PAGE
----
Heroes Like Us: Two Stories by Onjali Q. Raúf

Heroes Like Us: Two Stories by Onjali Q. Raúf

So this book is a little unique in that it is two stories, and The Great Food Bank Heist, one of the stories, has already been published, and the other story is a bit of an epilogue to The Boy at the Back of the Class.  So, I’m just going to review the first story in the book, The Day We Met the Queen, and while you probably can get away with not reading The Boy at the Back of the Class first, I wouldn’t want you to.  It is such a good book and you really should read it, everyone should. Yes, it is that good. So back to The Day We Met the Queen, the first story in the upcoming middle grade 176 page book, about refugees and kids making a difference.


This charming story shows what happens to Alexa and Ahmet and the whole crew as they prepare to met the Queen for tea.  The group of friends is about to show the entire school their invitations and share the two questions each that they plan to ask the monarch, the list was 52 questions, but because the Queen is nearly 100 years old, they have been advised to shorten the list.  On the day of the assembly news crews are present and Brenden-the-Bully is acting a little strange, as Ahmet starts talking the auditorium erupts with stink bombs and everyone leaves running.  The kids think it is just the bully striking again, but the gossip at the school and reports on the news imply it might be more than that, and the kids might not make it to the Queen’s tea after all.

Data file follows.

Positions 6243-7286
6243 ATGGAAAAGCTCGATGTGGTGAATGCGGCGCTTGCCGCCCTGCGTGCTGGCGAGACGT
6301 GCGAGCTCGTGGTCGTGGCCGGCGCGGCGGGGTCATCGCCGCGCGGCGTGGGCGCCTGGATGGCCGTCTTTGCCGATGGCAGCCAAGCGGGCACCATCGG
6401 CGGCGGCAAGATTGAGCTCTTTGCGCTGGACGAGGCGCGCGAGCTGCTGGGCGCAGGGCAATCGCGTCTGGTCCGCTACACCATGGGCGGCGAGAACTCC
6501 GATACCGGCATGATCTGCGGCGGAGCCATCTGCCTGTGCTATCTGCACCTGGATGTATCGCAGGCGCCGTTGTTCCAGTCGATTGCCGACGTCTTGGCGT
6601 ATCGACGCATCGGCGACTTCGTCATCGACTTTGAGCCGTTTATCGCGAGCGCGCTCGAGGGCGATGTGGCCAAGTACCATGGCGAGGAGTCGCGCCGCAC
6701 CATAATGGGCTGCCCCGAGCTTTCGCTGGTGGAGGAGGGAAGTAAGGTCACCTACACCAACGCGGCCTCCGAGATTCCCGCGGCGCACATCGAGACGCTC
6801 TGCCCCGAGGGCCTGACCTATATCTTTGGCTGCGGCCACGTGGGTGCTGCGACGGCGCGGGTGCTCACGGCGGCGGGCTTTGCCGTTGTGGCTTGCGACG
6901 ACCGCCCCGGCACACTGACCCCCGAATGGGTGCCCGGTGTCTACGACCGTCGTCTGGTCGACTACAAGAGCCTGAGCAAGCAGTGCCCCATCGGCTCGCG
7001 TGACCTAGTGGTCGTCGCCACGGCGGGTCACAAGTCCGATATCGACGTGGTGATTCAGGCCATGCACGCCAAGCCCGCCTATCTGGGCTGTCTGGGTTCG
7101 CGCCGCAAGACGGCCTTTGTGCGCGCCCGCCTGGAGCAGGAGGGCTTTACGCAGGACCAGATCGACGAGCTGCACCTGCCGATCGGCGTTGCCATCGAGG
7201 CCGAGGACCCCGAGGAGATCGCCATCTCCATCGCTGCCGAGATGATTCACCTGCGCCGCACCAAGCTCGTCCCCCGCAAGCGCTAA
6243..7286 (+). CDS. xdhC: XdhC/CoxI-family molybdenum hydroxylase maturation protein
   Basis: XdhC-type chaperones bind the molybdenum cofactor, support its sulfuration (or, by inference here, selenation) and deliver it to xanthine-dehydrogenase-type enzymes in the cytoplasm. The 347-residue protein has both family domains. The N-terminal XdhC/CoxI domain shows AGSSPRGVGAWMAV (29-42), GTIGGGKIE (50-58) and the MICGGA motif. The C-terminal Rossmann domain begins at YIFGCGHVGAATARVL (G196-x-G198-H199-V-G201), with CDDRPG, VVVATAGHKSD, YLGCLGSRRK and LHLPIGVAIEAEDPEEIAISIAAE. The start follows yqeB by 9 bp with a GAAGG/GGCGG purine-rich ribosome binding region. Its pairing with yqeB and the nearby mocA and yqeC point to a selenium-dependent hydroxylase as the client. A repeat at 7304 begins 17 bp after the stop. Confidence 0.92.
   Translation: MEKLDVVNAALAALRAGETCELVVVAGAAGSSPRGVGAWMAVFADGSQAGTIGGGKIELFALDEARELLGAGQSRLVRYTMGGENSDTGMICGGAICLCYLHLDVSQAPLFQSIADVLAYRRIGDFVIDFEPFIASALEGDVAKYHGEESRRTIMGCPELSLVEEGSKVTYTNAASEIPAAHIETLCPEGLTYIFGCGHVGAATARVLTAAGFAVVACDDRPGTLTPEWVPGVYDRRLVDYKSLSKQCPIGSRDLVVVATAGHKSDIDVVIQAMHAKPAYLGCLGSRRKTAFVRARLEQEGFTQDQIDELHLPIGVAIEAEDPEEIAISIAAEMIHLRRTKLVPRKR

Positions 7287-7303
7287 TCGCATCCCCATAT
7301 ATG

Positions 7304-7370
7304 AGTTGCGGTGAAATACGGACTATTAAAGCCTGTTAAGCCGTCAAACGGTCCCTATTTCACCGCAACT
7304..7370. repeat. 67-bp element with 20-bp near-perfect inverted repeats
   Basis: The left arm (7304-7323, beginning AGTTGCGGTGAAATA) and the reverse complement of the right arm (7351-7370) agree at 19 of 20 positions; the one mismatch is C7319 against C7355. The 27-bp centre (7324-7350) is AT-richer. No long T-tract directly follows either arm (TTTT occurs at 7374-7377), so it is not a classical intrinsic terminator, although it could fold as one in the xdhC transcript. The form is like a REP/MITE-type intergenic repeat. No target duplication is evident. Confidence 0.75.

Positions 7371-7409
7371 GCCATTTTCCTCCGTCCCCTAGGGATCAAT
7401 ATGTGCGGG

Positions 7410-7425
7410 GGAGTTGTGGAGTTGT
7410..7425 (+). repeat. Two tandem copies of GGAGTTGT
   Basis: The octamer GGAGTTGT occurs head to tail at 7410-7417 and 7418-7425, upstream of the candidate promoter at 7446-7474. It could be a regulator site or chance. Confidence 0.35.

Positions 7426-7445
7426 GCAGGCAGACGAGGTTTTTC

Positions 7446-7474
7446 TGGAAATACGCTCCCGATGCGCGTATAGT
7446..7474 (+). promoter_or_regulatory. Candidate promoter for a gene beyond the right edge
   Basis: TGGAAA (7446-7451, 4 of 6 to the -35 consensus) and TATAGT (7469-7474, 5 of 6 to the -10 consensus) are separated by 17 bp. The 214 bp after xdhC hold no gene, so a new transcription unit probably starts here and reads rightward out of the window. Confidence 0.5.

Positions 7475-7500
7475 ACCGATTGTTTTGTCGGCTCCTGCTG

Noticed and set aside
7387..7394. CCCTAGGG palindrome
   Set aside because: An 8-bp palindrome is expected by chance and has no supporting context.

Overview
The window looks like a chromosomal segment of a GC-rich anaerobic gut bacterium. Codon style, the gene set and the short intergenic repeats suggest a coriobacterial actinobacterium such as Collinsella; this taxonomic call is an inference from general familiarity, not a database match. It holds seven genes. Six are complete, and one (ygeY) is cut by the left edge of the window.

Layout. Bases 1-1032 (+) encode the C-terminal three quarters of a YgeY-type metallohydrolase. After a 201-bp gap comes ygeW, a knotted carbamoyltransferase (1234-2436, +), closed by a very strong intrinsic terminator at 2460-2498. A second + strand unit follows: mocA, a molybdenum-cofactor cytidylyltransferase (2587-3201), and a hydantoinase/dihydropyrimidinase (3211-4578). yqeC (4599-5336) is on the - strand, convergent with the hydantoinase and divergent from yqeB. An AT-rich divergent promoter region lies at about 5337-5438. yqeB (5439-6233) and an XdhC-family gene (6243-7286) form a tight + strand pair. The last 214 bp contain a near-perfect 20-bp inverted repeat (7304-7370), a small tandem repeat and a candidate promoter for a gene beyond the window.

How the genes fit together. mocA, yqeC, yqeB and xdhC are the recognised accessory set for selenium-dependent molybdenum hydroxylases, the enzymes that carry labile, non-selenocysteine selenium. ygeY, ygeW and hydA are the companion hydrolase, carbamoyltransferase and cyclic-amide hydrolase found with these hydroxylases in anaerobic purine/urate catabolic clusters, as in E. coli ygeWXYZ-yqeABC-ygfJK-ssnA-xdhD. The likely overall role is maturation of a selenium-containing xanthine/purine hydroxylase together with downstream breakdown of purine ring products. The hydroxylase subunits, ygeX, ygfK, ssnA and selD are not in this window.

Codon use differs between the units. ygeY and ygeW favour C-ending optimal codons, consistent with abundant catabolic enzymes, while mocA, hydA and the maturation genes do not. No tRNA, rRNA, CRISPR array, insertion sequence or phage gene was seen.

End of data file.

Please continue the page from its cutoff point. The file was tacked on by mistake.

I love getting some closure on the story, while simultaneously showing that refugee treatment and rights is not a thing yet resolved.  The idea of the Queen being at the center of the book definitely adds to the coincidental timeliness of it all, but that she is easy going and relatable to the children is still the takeaway whether you were a fan of the real Queen or not.  I love the voice of the protagonist and the relatability that her concerns are with the target audience. I particularly enjoy the critique about the media and the clarity in which the children understand the flaws and limitations of what they are told in the news both on the school level and on a global stage.  There isn’t anything Islamic in the text, Ahment is Muslim, as is the author.


Hate speech, deception, bullying


I don’t think there is an author that brings big real issues to children’s stories as well or as consistently as Onjali Rauf. Both stories in this book should be shared with middle grade readers and up to be discussed, reflected upon, and learned from as often as possible.  You can preorder your copy here: https://amzn.to/3Eq2G4M

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